Why travel?

"A hundred reasons clamor for your going. You go to touch on human identities, to people an empty map... You go because you are still young and crave excitement, the crunch of your boots in the dust; you go because you are old and need to understand something before it's too late."

- Colin Thubron, Shadow of the Silk Road

How to ruin a pre-miner's day

A bit/altcoin client verifies that it's at the end of the blockchain based on a maximum-chain-length consensus between nodes the client has connected to. This is the why people worry about the "51% attack" on Bitcoin: if 51% of the nodes were "bad", they could generate a new blockchain which would eventually overtake the "real" one.

If I understand correctly, each node's report of the max-chain-length is weighted by its hash power. This is what prevents someone from creating a huge number of low-power nodes, seeding them off-line with a small piece of the real blockchain, and then turning them on and creating a new, false consensus.

However, the max-chain-length consensus requires nodes to have actually caught up to the blockchain. Most nodes need to report a mostly-correct blockchain length for this consensus to work. Normally, this isn't a problem, because the end of the chain is an absorbing boundary condition -- downloading the blockchain is much faster than creating it to begin with, so most nodes are at the end. A just-released "fair coin" (i.e., the coin's creator has not "pre-mined" some of the coins for himself) should also be fine, for the same reason -- nodes just reach the end of the chain much faster than they extend it by mining.

How about new coins that have been pre-mined? In this case, you have:

(1) an initial blockchain of nonzero -- sometimes very nonzero -- length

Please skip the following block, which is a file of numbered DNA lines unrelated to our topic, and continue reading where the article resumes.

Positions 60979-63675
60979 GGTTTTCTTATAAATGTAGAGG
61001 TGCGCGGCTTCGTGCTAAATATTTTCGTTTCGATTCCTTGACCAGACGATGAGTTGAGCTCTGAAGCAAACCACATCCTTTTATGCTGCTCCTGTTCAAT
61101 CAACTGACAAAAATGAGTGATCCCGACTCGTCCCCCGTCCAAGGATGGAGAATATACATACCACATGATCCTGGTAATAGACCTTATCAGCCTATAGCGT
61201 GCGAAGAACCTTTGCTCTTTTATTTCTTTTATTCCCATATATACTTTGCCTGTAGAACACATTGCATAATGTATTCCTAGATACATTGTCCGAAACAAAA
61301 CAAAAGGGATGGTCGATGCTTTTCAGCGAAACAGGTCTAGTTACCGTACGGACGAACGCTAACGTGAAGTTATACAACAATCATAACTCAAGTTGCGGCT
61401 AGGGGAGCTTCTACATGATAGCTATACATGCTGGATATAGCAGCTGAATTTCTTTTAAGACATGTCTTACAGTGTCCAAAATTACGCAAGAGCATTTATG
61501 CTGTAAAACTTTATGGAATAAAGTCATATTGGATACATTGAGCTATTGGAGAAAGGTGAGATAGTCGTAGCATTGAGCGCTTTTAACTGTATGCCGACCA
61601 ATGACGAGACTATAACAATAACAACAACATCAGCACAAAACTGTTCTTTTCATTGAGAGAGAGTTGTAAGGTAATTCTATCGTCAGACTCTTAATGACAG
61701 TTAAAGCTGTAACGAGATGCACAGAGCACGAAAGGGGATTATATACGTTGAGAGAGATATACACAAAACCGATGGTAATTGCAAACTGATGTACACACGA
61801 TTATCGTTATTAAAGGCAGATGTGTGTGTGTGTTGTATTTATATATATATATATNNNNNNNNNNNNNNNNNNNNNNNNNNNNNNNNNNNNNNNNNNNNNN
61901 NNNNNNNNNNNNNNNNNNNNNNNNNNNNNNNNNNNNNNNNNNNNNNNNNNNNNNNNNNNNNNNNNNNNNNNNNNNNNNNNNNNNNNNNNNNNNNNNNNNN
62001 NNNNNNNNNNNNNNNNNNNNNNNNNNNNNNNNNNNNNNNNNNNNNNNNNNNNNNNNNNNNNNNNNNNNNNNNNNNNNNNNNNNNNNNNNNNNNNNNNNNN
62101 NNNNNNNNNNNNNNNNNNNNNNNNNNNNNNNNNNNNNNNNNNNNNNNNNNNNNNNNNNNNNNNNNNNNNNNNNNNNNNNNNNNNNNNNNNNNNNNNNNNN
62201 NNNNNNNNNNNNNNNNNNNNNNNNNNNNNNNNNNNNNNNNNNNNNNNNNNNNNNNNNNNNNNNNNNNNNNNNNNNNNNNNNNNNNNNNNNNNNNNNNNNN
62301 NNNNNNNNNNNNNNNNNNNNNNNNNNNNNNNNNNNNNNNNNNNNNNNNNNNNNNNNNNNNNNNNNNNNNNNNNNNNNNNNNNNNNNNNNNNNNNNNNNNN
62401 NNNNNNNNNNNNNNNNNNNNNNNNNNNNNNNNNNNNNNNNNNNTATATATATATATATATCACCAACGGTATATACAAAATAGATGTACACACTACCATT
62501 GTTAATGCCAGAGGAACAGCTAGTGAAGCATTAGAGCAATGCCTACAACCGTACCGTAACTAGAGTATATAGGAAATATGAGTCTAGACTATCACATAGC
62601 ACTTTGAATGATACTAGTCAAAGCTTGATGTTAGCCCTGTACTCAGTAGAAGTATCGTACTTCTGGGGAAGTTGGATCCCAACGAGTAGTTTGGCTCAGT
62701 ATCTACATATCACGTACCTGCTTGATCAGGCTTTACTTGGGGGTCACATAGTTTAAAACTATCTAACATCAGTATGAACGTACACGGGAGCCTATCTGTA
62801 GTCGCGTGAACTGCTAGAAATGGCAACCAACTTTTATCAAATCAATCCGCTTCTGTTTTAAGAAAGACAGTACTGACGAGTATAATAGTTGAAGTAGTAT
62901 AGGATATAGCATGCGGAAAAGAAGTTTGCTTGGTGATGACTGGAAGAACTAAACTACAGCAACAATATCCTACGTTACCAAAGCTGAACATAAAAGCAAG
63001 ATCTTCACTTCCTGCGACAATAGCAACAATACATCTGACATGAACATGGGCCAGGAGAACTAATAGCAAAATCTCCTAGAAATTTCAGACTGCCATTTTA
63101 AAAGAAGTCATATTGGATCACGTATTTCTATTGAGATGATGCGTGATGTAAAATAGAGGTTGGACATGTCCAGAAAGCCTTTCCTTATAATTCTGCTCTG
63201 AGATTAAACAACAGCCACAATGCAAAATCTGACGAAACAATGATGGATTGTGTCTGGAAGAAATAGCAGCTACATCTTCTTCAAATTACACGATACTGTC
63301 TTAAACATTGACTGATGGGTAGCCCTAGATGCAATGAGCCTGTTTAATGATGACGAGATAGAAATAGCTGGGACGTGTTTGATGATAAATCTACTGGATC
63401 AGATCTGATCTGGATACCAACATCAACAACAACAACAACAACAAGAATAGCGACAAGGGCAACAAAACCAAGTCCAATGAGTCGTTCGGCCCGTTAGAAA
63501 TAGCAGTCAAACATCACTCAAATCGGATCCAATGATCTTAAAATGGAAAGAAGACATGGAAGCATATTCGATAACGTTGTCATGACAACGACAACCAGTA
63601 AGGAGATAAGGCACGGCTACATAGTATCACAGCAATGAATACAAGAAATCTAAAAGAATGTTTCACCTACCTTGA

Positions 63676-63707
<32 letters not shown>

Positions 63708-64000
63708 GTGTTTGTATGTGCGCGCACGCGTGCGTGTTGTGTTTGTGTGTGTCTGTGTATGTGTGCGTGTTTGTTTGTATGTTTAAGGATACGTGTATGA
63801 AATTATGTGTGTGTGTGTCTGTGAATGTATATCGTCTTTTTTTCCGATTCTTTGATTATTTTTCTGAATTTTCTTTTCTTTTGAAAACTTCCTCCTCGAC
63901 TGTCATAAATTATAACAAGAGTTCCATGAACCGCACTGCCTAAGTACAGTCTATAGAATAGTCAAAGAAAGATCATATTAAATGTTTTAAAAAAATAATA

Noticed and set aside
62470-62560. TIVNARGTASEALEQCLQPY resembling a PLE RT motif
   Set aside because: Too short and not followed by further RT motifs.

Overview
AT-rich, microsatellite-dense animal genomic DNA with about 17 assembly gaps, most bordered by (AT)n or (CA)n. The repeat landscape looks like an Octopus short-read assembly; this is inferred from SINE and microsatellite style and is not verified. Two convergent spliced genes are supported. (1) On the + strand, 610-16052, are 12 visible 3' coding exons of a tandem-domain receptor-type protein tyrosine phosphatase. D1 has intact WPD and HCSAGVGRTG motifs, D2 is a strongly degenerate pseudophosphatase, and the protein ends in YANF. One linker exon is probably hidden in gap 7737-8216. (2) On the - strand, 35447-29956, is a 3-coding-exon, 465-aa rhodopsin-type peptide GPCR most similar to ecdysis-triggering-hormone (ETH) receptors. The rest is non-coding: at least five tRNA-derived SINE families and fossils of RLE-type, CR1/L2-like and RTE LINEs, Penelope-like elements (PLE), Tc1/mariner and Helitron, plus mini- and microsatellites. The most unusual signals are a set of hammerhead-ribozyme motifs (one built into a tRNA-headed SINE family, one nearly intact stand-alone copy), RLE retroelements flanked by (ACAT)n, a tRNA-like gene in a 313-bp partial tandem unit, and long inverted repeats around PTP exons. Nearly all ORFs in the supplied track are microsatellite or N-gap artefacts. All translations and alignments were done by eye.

(2) a very small number of seed nodes (in the limiting case, just one)
(3) a lot of new clients who are initially at block zero

Ok, so first, this seems like it would cause lots and lots of orphan blocks to be incorrectly accepted, generating "false coins" for the client, which will ultimately be invalidated once the network figures out the real blockchain length. Empirically, this seems to happen -- when a new pre-mined coin is released, there is always a flood of complaints about orphan blocks that follows.

So what? Well, a malicious attacker could force newly-released, pre-mined coins onto a new blockchain simply by overwhelming the seed nodes with a false consensus. In fact, I wonder if if this could be used to "un-pre-mine" coins by the general community, by forcibly forking their blockchains? In fact, this may be what happened (unintentionally) to Molecule when it was first released with a massive pre-mine -- the blockchain randomly forked, confusing everyone, including the developer.

TLDR: Don't pre-mine. Or, if you absolutely have to pre-mine, make your users download the pre-mined blockchain with the client -- don't just give them the client and a seed node to connect to!

What would a stable, decentralized currency look like?

How would you design a currency so that its value fluctuates as little as possible, without centralized control of the money supply?